UPDATED: Virgin Australia, Qantas spat gets pilot union involved; possible investors eye takeover

Virgin Australia pilot union calls for government to save airline from collapse while Qantas opposes any bailout.

PHOTO: Shutterstock)

UPDATE: Reuters reported today (17 April) that two private groups are considering making approaches for Australia’s Virgin Australia Holdings. The Australian Financial Review reported the story first, citing sources. The carrier is about 20-per cent owned by Singapore Airlines. A private equity investor has partnered with a “a strategic airline investor” to make an offer for the airline and the second potential buyer could be an investment bank which has allied with an Australian infrastructure investor, the newspaper reported. Virgin Australia on Thursday suspended trading in its shares to continue talks on financial aid and restructuring alternatives to help it weather the coronavirus crisis.

As airlines around the globe battle for survival due to the COVID-19 coronavirus pandemic that has brought passenger aviation to a virtual halt, the union representing Virgin Australia Airlines pilots made a plea on 16 April for the government of Australia “to bail out the airline to save more than 16,000 jobs and keep the Australian airfare market fair”. The Association for Virgin Australia Group Pilots (VIPA) is supporting Virgin Australia’s request for an A$1.4 billion injection of funds to keep the airline afloat during the coronavirus pandemic. A failure to meet this request will see thousands of workers lose their jobs, and airfare costs rise dramatically for all Australian travellers, the union said.

The bailout request is less than the combined cost of redundancy pay, entitlements, and unemployment benefits payable should Virgin Australia fail.

VIPA President John Lyons. (PHOTO: VIPA)

VIPA President John Lyons said the government “must act now to save Virgin Australia Airlines. More than 16,000 workers are employed directly and indirectly by the airline.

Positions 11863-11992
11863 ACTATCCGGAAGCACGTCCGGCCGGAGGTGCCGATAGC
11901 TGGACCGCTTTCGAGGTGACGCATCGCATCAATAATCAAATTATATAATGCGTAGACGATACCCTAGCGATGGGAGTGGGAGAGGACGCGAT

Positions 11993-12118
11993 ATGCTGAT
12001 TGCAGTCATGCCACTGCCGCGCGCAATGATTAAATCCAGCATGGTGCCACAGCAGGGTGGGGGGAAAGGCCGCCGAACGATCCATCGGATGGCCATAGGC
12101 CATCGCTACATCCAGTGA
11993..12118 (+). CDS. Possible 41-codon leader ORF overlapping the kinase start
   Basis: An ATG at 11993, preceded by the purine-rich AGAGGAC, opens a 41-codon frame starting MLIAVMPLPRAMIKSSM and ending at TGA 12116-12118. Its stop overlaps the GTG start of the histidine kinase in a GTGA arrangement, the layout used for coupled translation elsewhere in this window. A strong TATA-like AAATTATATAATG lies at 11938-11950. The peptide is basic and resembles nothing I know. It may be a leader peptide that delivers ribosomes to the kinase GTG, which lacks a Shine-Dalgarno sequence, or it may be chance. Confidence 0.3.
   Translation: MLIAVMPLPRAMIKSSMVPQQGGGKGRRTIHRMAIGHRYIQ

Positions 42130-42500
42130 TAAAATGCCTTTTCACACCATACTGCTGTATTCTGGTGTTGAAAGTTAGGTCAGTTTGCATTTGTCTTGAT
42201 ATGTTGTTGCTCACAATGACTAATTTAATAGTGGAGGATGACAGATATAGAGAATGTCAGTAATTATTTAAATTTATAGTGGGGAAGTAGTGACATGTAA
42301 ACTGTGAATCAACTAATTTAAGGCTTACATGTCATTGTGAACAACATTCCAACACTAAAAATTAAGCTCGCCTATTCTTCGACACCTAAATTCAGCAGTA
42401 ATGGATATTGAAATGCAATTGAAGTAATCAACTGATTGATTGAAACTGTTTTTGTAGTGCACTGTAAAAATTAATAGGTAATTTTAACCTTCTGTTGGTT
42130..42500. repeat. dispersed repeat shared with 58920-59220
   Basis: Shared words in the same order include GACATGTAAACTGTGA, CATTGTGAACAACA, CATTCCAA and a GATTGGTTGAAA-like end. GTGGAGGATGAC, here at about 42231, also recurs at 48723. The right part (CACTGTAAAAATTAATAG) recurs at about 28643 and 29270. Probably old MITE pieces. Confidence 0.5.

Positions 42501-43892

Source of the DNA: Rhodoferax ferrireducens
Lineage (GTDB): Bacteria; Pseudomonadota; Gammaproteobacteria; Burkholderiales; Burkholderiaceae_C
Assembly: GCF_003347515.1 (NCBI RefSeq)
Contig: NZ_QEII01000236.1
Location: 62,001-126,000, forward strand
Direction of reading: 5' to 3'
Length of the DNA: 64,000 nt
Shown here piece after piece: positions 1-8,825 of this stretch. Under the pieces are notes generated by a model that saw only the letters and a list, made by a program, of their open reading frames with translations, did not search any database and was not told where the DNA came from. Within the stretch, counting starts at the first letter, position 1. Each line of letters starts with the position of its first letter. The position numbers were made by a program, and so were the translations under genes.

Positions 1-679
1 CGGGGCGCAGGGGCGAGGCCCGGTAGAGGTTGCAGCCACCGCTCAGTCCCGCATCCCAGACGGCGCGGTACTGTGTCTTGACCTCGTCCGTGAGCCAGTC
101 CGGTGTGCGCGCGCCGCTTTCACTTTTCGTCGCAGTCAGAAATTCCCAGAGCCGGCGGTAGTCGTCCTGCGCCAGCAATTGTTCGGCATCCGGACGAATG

The economic effects of these job losses would be devastating to the Australian economy…If Virgin Australia Airlines collapses the cost of travel for all Australians will skyrocket. We must have a healthy and competitive airfare market to keep the air fair for all travellers.”

The issue of bailing out Virgin Australia is a tricky one for the government because of opposition from flag carrier Qantas, which opposes any bailout.

Qantas remains in better financial shape than Virgin Australia having made record profits over rent years. It has furloughed most of its staff, and used its planes as collateral to build up a US$1.8 billion cash reserve. Virgin Australia has been unprofitable for seven years and is asking for the loan, which amounts to US$880 million.

Qantas CEO Alan Joyce.

The feud is further complicated by allegations that Qantas has been spreading false rumours about Virgin Australia which may have influenced the share prices of both airlines.

The government has said it wants two viable national airlines to provide competition in the marketplace and has already announced an aid package of A$1 billion while airlines say more is needed.

Some analysts say the failure of Virgin Australia could cost travellers A$50 billion over 10 years if the Qantas Group was left with no competition and was able to use its monopoly power to increase airfares.

Both airlines will undoubted need some form of government assistance if either is to survive should the pandemic continue through the end of the year and international routes remain basically closed off as nations restrict entry.

Other arguments include the fact that Virgin is mostly foreign-owned but Qantas also has a substantial foreign ownership stake. Analysts also pointed out that Qantas is where it is today because it was government-owned from 1947 to 1993 and then protected from foreign competition until 2000.

The International Air Transport Association (IATA) is backing Virgin’s call for support and is asking other countries to support their airlines. IATA forecasts for Australia that passenger numbers will be down by 35 million, revenue for the country’s airlines will sink by A$18 billion and the impact on the country’s GDP will be A$44 billion.

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Matthew Driskill is the Editor of Asian Aviation and is based in Cambodia. He has been an Asia-based journalist and content producer since 1990 for outlets including Reuters and the International Herald Tribune/New York Times and is a former president of the Foreign Correspondents Club of Hong Kong. He frequently appears on international broadcast outlets like CNN, Al Jazeera and the BBC and has taught journalism at Hong Kong University and the American University of Paris. Driskill has received awards from the Associated Press for Investigative Reporting and Business Writing and in 1989 was named the John J. McCloy Fellow by the Graduate School of Journalism at Columbia University in New York where he earned his Master's Degree.


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